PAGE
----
By John Keenan & Karen Burbach | Sept. 27, 2022 | UNMC
Imagine caring for patients – even visiting hospitalized loved ones – without donning the personal protective equipment necessary for high-risk infectious diseases.
UNMC’s Global Center for Health Security team, in partnership with Otherlab and funding from the Centers for Disease Control and Prevention, is making that vision a reality with ISTARI, the Isolation System for Treatment and Agile Response for high-risk Infections. The device is a modular, disposable, negative pressure isolation patient care system that can be assembled rapidly for COVID-19 and other biological threats.
“The ISTARI concept is revolutionary,” said James Lawler, MD, co-executive director of the Global Center for Health Security at UNMC. “We essentially wrap the PPE around the patient so health care workers can interact without having to don and doff PPE, enabling quick, immediate and persistent access to the patient.”
Pending FDA clearance, the first ISTARI device, which is being marketed as the CareCube, will be available nationwide as a cost-effective way to improve care and infection control for patients with COVID-19 or other infectious diseases.
Earlier this month, UNMC experts joined first responders in East Jefferson County, Washington, and a medical crew from Airlift Northwest to test the device intended to protect health care workers from patient-acquired infections during transport by ground or air ambulance.
For the simulation exercise and device test, UNMC teamed with the East Jefferson County Emergency Medical Services, UW Medicine and Airlift Northwest.
“The COVID-19 pandemic revealed vulnerabilities in infection-control measures in the U.S. healthcare system and around the world,” said Jana Broadhurst, MD, PhD, the principal investigator for developing ISTARI and director of the Nebraska Biocontainment Unit Clinical Laboratory at UNMC. “The ISTARI allows close observation and aggressive care of patients who require isolation with much less PPE use.”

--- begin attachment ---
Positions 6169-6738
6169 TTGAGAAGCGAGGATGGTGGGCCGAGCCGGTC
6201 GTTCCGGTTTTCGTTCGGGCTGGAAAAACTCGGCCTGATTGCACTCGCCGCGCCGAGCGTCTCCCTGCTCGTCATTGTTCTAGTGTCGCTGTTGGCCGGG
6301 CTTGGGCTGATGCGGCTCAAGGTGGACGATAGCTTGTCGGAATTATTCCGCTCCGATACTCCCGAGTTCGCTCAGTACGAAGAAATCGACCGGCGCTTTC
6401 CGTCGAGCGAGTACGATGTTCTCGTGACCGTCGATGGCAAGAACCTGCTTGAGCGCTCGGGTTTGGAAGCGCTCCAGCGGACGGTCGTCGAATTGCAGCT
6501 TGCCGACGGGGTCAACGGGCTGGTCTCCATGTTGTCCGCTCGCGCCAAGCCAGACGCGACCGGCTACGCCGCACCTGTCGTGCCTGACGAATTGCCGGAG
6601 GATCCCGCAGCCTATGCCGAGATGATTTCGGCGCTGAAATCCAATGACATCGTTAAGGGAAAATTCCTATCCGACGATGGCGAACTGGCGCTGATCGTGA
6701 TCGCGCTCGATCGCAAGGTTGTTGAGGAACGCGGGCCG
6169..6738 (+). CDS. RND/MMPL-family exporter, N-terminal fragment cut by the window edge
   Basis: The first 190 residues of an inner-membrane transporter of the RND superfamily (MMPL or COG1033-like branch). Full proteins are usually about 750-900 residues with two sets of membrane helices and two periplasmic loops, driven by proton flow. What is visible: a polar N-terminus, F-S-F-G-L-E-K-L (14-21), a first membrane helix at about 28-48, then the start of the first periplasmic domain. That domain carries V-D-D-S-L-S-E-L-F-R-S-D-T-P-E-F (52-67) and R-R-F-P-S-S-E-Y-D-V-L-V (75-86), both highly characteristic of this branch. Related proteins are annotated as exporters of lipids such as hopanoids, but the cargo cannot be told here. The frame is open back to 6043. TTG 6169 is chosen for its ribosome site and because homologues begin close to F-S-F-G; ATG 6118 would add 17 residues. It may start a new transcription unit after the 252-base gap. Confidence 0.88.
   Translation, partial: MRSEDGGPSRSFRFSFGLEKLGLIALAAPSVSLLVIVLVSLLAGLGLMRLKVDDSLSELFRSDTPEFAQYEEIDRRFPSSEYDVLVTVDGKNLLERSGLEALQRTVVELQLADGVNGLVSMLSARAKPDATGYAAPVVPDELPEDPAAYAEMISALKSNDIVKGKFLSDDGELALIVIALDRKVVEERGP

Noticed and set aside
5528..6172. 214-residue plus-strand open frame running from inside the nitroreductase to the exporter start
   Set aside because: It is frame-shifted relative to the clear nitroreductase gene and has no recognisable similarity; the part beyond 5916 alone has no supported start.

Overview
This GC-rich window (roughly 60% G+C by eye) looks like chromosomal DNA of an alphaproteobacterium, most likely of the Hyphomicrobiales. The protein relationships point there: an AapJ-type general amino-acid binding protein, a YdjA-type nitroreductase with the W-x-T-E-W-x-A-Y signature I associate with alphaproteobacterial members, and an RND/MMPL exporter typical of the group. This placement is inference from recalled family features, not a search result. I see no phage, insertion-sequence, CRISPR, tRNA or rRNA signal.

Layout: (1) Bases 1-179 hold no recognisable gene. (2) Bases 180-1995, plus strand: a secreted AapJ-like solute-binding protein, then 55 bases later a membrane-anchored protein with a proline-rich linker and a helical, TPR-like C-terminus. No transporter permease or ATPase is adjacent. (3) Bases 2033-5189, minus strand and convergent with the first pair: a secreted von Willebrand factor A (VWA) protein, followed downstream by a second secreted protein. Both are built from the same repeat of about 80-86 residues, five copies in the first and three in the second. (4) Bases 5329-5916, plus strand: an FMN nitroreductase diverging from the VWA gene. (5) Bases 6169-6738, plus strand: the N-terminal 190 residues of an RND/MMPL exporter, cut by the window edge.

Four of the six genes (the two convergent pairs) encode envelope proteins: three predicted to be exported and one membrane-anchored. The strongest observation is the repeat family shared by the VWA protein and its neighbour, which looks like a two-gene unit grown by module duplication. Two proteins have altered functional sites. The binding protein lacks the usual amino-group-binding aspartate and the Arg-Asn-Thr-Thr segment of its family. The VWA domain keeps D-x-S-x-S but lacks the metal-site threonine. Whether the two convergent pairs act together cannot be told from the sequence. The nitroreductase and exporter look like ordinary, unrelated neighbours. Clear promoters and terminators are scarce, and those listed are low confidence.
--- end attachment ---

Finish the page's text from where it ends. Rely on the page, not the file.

The Washington State-based exercise, funded by a Centers for Disease Control and Prevention grant aimed at strengthening infection-control protocols, did not involve transporting live patients. Instead, it used a manikin.
In separate simulations, manikins at the Quilcene Fire Department were conveyed in an ambulance and an Airlift Northwest helicopter – each outfitted with an ISTARI prototype transport envelope. Medical transports of extended durations gave crews a chance to work with the manikin through the device, and then the manikin was returned to a simulated emergency department back at Quilcene Fire Department.
The purpose was to get immediate feedback on the device’s ease of use and perceived value from emergency medical technicians, flight crew and medical staff, including infectious-diseases and critical care specialists.
The ISTARI devices were designed to facilitate patient care and limit infection and viral or other pathogen spread in a range of settings: during pre-hospital transports, in established health care facilities such as emergency departments and in low-resource areas and field hospitals.
David Brett-Major, MD, of the Global Center for Health Security, called the exercise a success.
“This execution of a complex exercise by UNMC and its partners demonstrated the power of innovation in distributable infection prevention and control practice,” he said. “Ground and air crews accomplished every procedure asked in the care of their simulated patient. UNMC received great feedback from participants and observers, and the prototype and some of our field exercise approaches will improve as a result.”